Her organization provides settlement services to refugee claimants. Between April and October, roughly 43 per cent of the refugees — about 125 people — on its caseload were from Hungary, Slovakia and the Czech Republic, countries that have produced the bulk of the Roma claimants coming to Canada.
Changes to refugee health programs
Lumsden said that increasing numbers of Roma refugee claimants are leaving the country before the government officially deports them because of changes to the health care services that are available to them in Canada.
In the spring, the Conservative government announced changes to the Interim Federal Health program, which provides health insurance for refugee claimants and protected persons. The changes meant that some refugee claimants saw a reduction of health care services, including coverage for dental, vision and pre-natal care, and prescription drugs.
Lukacs said the paring back of health services is having a distressing effect on Hamilton's Roma community.
He said he knows of people who've been refused cancer drugs because they couldn't pay. And Mitac spoke of a woman in his congregation who was billed $1,800 after she gave birth by Cesarean-section in November.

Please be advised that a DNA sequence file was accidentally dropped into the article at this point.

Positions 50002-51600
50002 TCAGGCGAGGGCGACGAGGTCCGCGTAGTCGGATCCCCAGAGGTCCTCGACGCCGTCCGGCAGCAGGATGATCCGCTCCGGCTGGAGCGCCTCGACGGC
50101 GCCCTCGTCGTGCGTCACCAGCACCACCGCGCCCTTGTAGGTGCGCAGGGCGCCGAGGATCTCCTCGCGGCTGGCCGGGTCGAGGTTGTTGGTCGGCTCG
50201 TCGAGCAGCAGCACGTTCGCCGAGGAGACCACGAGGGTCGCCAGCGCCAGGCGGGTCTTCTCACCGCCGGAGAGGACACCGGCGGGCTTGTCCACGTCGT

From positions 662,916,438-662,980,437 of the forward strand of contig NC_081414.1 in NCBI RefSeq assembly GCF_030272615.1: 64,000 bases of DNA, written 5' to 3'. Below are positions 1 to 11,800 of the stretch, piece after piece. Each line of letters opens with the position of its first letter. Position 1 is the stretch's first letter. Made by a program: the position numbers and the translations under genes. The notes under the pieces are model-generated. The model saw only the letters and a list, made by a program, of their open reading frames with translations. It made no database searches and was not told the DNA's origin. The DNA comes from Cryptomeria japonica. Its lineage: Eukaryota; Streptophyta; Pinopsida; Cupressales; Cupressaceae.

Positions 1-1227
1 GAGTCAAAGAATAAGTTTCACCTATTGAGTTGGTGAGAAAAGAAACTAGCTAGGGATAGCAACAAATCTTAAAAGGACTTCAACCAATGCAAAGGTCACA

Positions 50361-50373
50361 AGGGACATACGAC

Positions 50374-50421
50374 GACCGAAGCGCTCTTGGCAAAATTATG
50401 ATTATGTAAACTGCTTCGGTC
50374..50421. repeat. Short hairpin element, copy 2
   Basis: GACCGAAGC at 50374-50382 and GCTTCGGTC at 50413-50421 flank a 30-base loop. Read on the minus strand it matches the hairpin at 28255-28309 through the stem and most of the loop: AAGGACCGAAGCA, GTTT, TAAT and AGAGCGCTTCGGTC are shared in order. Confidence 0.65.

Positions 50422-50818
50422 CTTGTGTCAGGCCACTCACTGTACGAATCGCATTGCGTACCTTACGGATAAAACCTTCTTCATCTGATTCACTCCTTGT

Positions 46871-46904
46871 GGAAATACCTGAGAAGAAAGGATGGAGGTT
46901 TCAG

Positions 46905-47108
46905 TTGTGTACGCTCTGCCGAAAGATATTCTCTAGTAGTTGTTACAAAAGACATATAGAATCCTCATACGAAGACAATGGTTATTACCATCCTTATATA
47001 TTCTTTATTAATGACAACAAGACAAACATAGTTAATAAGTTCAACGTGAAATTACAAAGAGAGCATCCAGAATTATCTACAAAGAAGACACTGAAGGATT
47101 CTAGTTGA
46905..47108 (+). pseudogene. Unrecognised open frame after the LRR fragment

'Nobody will want you.'
Lukacs said he believes the health care-related measures exist to discourage eastern European refugee claimants from putting down roots in Canada, but added that Roma in Hamilton are made to feel unwelcome in more subtle ways.
Hungarian Roma who've arrived recently, he added, have a tough time finding landlords who are willing to rent to them.
"If you say your name and it sounds Hungarian, you will be finished," Lukacs said.
"Nobody will want you."
Much of the discrimination, he said, stems from the fallout of a 2010 human trafficking case that made big headlines in Hamilton, and ultimately, all across Canada.
In 2010, the RCMP busted a group of Hungarian Roma who persuaded 19 of their own countrymen to claim refugee status in Canada by promising lucrative jobs.
When they arrived, the newcomers were forced to work for no pay and were held captive in the basement of a Mountain bungalow.
The case has had a "devastating" effect for all Roma living in Canada, said Gina Csanyi-Robah, the executive director of the Roma Community Centre in Toronto.
Jason Kenney, the federal minister of citizenship and immigration, she said, has used the case to shore up public support for the tightening of Canada's refugee laws.
"This is a case that the minister has used to justify his remarks about bogus refugee claims, to really criminalize the entire Roma community in Canada," she said.